Living with Dementia & How Good Design Can Help

by Spellman Brady & Company

More than 7 million Americans aged 65 and older are living with dementia, many suffering from one of the most progressive forms of dementia, Alzheimer’s. While this mind-altering disease impacts a vast number of individuals each year, I wanted to share my own story so those who have not been personally affected can gain a better understanding of dementia. I would also like to offer insight on the positive impact good design can have on a living environment from my unique perspective as an Interior Designer specializing in the senior living market.

Many people hear the term “memory care” and don’t fully understand its meaning. Memory care is a higher level of care in a senior living community where the resident has suffered the loss of their memory retention from the progressive disease, Alzheimer’s (or another form of dementia). This level of care consists of higher trained staff, greater security measures and limited independence to protect the safety of at-risk residents while also providing them with the best quality of life despite their impairments.

My beautiful grandmother, Patricia, lived comfortably in a large house in Holiday Shores, IL for most of her adult life.  A mother of 6, avid baker and self-taught seamstress, she is one of the most self-sufficient and creative people I know. My family moved her into a care community a few years ago after we noticed she was not taking care of herself the way she used to; for instance, she stopped cooking and became increasingly forgetful. Her official diagnosis was short-term dementia, which affects short-term memory, the slowing of brain cell communication that presents itself in forgetting how to do menial tasks like cooking, cleaning, and recalling recently-learned information. She’s fortunate enough to still understand the world around her and is able to perform basic tasks so she resides in an assisted living community. She is, however, in a community where if her dementia worsens, she can be transitioned into memory care and will already be familiar with the community, staff and residents.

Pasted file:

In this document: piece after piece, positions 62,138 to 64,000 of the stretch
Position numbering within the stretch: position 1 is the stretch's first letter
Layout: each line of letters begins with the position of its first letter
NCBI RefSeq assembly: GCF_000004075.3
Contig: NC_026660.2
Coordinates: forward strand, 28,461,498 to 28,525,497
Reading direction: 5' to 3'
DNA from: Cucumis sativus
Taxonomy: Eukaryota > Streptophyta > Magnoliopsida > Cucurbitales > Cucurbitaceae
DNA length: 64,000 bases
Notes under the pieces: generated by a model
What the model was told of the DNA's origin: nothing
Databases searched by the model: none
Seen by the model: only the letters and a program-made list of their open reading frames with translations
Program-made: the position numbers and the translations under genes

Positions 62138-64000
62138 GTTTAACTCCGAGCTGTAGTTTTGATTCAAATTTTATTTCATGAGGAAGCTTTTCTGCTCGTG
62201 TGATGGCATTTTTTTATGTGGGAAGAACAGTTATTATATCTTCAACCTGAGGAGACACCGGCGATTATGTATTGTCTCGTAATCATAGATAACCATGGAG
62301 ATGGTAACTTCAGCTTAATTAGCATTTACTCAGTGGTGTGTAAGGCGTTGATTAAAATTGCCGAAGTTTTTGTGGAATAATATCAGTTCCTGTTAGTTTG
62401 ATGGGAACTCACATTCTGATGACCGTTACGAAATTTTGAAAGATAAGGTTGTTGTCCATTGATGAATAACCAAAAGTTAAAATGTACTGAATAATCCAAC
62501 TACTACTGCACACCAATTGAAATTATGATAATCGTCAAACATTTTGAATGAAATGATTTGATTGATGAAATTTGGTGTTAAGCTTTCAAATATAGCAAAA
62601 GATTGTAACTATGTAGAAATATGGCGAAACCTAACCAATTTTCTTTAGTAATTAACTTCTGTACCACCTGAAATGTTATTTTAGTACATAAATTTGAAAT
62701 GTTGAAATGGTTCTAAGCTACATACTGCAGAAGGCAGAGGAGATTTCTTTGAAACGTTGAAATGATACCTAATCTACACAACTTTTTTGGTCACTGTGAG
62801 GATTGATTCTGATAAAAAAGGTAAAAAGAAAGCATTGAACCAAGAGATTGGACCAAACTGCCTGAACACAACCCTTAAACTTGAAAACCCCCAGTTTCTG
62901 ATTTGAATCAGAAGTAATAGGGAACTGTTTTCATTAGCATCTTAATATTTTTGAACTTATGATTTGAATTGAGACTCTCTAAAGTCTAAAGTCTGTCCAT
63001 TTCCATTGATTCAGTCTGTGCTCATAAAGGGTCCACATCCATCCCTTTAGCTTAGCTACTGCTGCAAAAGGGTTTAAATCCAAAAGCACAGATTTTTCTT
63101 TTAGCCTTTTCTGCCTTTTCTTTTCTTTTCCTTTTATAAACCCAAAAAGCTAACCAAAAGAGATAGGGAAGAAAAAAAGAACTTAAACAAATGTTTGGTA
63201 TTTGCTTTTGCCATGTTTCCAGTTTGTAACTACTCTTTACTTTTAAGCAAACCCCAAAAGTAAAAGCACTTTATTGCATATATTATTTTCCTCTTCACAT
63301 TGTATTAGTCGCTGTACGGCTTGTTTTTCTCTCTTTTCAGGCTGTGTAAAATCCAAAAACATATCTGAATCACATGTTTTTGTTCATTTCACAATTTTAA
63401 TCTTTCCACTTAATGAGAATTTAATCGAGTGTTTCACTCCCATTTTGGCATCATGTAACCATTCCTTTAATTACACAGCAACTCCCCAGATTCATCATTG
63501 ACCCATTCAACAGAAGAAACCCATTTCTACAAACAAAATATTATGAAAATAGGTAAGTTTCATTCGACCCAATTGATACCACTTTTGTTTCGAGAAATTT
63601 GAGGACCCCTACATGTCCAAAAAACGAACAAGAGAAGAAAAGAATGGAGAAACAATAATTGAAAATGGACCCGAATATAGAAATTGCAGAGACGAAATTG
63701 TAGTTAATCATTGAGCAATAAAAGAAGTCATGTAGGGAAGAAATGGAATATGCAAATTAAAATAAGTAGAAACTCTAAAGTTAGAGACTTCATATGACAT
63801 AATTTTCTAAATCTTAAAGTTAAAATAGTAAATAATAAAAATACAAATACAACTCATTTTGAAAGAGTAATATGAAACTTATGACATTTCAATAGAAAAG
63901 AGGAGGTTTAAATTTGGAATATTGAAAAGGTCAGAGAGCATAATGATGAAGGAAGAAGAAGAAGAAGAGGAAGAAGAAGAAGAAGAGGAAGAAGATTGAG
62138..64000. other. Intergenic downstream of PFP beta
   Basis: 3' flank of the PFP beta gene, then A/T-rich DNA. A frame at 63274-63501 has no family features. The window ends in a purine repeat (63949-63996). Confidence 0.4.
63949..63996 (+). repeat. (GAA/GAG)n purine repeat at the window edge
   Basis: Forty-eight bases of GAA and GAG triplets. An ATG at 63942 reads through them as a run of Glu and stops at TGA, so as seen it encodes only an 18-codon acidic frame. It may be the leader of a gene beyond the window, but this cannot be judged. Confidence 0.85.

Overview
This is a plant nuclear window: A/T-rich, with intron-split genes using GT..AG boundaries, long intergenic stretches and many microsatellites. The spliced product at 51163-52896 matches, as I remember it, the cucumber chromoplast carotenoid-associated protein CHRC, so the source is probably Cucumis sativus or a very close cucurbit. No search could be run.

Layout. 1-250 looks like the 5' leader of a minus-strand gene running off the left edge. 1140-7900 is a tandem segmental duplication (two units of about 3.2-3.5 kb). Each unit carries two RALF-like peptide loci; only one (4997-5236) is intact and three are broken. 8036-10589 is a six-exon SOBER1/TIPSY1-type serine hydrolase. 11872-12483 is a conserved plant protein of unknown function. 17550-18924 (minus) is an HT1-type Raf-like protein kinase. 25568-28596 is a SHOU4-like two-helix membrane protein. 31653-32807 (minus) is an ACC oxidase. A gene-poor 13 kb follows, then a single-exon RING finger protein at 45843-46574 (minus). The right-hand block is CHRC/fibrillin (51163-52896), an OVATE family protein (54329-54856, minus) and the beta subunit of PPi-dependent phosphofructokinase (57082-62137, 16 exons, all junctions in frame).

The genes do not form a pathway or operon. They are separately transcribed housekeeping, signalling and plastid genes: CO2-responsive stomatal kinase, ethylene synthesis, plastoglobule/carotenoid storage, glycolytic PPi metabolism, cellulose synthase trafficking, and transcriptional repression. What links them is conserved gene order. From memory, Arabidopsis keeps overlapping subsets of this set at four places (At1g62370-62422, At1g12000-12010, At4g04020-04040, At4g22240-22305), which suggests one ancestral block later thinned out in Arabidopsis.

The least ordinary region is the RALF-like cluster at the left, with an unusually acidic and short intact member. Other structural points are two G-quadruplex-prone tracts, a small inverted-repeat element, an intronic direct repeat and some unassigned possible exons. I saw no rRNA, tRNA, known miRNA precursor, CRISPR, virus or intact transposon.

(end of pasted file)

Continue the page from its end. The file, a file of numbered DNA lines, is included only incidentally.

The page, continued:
My husband’s wonderful grandmother, “Gigi”, was also recently diagnosed with short-term dementia. A couple of falls, a broken hip, and two brain bleeds later she is, unfortunately, unable to recall some of the most basic things. This woman that was a wife, mother, grandmother, professional cleaner, extremely organized, stubborn, independent, comical, and a notably caring and considerate person, changed in what felt like a moment. She now lives in a memory care community, and through my own experience with my grandmother, Pat, I have a much better understanding of what the families and residents are facing. It is hard to see your loved ones transform from the vibrant person they once were. That is why it is so important these communities are designed purposefully and appropriately to allow residents to live comfortably while assuring their families are getting the care they need and deserve.

In some of the memory care communities Spellman Brady & Company has worked on, we have designed “reminiscence rooms”, which are areas for residents to explore to jog memories of everyday life. These areas include “life stations” such as dolls to rock, feed, and care for, costumes to play make-believe, laundry to fold and iron, and a writing desk to draft letters. We heard from one senior living location that a resident sat at the desk station every day, writing hall passes, as it brought back memories of his days as a school principal. It’s vastly important to remember these residents had long, beautiful lives before they were touched by dementia. As much as we can do to spark even the smallest memory it can provide residents with a little bit of comfort and normalcy. Our goal as senior living interior designers is to maintain residents’ dignity while also providing safe and nurturing environments for them to thrive.

Here is Gigi, who was so excited to become a great grandma and absolutely loves “her” great-grand babies. Her community makes sure she always has a baby doll to hold and care for as this brings her abundant happiness. When we visit her, she doesn’t always remember us, but if we bring our little ones she lights up.To find out more about dementia & Alzheimer’s – and how you can help affect the trajectory of these life-altering diseases – visit the Alzheimer’s Association online or considering giving to our fundraiser supporting the 2022 Walk to End Alzheimer’s.

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